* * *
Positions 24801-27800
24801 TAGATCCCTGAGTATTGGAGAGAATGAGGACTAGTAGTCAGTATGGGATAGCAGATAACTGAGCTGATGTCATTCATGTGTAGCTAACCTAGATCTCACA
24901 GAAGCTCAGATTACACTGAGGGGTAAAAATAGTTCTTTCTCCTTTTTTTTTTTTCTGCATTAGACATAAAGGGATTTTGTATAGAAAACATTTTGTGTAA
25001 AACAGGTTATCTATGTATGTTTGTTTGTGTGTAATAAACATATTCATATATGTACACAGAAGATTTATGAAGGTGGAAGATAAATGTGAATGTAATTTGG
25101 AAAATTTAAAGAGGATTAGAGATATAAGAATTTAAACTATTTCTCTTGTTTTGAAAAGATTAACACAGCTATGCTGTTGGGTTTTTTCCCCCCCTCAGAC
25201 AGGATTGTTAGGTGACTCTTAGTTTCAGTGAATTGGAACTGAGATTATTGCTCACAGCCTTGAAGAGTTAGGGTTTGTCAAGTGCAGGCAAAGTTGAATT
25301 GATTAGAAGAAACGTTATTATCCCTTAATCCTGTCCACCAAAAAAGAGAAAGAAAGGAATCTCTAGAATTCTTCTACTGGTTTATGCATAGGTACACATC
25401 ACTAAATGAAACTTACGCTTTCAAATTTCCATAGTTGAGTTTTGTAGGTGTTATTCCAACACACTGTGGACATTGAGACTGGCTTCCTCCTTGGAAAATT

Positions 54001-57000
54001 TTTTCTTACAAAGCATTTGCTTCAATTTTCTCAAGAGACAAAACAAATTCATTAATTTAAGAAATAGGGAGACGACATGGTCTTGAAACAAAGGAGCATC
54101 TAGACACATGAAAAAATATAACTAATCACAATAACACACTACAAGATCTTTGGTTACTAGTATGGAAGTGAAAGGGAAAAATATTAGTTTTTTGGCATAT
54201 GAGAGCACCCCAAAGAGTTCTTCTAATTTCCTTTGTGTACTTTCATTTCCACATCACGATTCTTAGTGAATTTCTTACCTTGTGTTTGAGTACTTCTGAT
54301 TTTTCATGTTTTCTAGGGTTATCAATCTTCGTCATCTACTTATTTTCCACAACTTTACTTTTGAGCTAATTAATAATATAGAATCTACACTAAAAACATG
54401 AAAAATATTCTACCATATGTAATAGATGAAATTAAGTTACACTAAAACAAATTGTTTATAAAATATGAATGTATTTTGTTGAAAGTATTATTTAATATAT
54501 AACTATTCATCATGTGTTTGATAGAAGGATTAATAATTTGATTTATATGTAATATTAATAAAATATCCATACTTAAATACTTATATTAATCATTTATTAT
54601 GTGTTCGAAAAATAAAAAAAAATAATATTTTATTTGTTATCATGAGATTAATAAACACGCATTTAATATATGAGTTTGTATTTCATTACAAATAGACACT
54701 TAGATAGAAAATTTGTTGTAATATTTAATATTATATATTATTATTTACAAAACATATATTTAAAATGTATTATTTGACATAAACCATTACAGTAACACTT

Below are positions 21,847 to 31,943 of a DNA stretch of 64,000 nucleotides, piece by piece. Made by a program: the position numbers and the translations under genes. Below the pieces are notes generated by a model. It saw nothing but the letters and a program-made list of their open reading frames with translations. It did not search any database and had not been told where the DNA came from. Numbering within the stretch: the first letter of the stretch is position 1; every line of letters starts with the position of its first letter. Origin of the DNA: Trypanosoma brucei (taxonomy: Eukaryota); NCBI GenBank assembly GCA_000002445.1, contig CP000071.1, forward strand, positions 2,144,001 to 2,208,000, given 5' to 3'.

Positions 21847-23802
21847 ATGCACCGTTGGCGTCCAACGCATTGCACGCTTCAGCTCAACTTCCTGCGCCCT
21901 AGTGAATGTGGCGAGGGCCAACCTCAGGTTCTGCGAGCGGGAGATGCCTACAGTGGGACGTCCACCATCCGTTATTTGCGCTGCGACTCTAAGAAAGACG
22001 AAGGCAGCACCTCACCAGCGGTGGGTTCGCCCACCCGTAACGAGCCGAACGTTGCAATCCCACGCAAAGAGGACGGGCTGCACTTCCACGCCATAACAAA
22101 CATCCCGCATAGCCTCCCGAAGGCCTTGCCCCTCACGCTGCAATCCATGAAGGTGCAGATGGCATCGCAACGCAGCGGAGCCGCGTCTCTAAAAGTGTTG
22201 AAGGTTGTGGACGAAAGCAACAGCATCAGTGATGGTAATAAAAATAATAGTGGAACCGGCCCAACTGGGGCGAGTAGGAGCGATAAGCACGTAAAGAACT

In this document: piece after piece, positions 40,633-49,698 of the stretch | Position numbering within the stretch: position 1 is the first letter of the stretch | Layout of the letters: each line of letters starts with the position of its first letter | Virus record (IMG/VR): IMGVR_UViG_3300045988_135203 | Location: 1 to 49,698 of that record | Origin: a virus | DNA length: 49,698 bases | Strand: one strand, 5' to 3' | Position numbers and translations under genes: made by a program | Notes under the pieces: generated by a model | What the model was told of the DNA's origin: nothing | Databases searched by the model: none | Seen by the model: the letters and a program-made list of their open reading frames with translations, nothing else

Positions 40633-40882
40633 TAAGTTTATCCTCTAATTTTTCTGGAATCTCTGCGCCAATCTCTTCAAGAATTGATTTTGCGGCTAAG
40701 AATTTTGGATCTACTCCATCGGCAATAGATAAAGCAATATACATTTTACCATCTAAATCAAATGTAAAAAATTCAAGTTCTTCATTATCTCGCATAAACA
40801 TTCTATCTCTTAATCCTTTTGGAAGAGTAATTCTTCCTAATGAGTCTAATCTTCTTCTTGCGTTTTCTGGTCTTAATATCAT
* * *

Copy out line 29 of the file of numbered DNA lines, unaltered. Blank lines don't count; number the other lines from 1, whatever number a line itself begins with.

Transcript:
40801 TTCTATCTCTTAATCCTTTTGGAAGAGTAATTCTTCCTAATGAGTCTAATCTTCTTCTTGCGTTTTCTGGTCTTAATATCAT